King Suddhodana, was a virtuous ruler of the minor kingdom of Kapilivastu. One night his wife Queen Maya had a strange dream: a Bodhisattva descended from heaven, riding on a white elephant, the symbol of divine kingship, touched Maya’s side with his trunk, and she became pregnant with the spirit of the Buddha. The Buddha’s birth was similarly miraculous. On the eighth day of the fourth lunar month, Queen Maya was walking in the Lumbini Garden in Suddhodana’s palace grounds, south of the Himalayas. As she stood under a sala (ashoka) tree and raised her right arm to pick a blossom, the infant Buddha sprang from her side without causing his mother pain or bloodshed. He immediately took seven steps towards the north, and announced in a loud voice that this was his final incarnation. Later he was named as “Siddhartha”.
Since the young prince Siddhartha was born into the ancient Sakya clan, whose symbol was the lion; hence he is often known as “Sakyamuni” (the Sage of the Sakya), or as “Sakyasimha” (the Lion of the Sakya).
Early Life and Marriage:
His father belonged to the warrior caste. Soon after the young prince’s birth, a wise sage named Asita predicted that the child would grow up to be a holy man, rather than following his father as ruler. Suddhodana tried to prevent this from happening by making sure that the prince lived a sequestered life of ease and luxury in the royal palace, ignorant of the world outside. When he was sixteen, he was given the beautiful princess Yasodhara as his wife, and they had a son, named Rahula.
Four life changing days:
In the spring of his twenty-ninth year, Prince Gautama Siddhartha grew troubled in spirit, and decided to leave the sheltered palace enclosure to view the flowers in bloom; instead, he came face to face with the world’s pain and misery.Buddhist Tour
Departing through the eastern gate on the first day, Sakyamuni was troubled by the sight of an old, decrepit man.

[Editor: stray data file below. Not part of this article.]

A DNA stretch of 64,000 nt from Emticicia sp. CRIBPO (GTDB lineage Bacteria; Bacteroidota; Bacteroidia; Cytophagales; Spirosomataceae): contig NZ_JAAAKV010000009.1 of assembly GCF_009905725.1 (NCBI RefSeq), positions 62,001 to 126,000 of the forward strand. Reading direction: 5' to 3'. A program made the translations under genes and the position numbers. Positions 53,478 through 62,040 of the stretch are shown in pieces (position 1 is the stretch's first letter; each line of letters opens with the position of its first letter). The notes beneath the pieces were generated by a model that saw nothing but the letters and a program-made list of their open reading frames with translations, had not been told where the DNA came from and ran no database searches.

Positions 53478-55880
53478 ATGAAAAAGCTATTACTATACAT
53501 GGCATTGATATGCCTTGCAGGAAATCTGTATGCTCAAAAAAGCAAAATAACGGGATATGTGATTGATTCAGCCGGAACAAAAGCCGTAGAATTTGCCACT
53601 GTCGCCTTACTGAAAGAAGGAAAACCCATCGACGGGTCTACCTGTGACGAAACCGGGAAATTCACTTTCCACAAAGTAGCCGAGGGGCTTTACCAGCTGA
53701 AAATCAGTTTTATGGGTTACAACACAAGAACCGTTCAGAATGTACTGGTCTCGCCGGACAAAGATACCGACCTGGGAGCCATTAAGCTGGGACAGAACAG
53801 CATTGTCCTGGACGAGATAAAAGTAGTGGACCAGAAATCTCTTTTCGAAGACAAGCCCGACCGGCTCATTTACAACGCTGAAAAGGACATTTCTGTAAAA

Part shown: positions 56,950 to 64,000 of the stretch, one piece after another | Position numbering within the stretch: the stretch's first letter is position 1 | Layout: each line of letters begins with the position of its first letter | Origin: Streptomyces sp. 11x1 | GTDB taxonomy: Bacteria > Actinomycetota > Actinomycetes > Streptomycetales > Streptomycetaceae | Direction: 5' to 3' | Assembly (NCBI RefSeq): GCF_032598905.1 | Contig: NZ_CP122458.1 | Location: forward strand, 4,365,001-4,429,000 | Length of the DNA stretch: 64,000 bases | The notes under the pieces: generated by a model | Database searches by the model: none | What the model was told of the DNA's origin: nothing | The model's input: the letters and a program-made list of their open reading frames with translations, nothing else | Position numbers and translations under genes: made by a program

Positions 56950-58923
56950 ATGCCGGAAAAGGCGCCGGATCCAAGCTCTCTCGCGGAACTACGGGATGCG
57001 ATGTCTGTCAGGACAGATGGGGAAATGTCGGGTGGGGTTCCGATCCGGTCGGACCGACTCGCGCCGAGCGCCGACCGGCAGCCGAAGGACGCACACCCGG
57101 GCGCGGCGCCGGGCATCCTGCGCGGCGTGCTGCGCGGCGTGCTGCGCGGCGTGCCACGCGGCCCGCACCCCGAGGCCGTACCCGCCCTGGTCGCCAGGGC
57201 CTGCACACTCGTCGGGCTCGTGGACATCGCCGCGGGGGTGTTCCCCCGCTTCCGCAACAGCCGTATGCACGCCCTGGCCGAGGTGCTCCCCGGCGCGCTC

On the second day, passing out through the southern gate, he came upon a man suffering from a debilitating illness.
On the third day, leaving by the western gate, he beheld a corpse surrounded by weeping mourners.
Finally, travelling towards the north on the fourth day, he met a mendicant monk, and resolved to follow this holy man’s example.
Way to Enlightment:
Now fully aware of the sorrow that pervaded the world outside the sheltered life of the palace, Sakyamuni resolved to abandon his opulent life as a prince, vowing instead to seek through fasting and meditation a way to relieve the sufferings of humankind.
Fearing that his father would try to prevent his departure, he decided to leave secretly at night. The king’s guards fell into a deep sleep, and four nature spirits (yakshas) lifted the Prince’s horse Kanthaka into the air, so that his hooves would make no noise on the cobblestoned pavement.
As an ascetic in the Himalayan Mountains, the former prince lived an austere life of self-denial — fasting, subjecting his body to strict discipline, meditating in the lotus position in all weather. Buddhist Tour
Yet after six years, enlightenment still eluded him. He came down from the mountains, bathed, and sat beneath a pipal tree at Gaya, vowing not to move from that spot until he attained full enlightenment.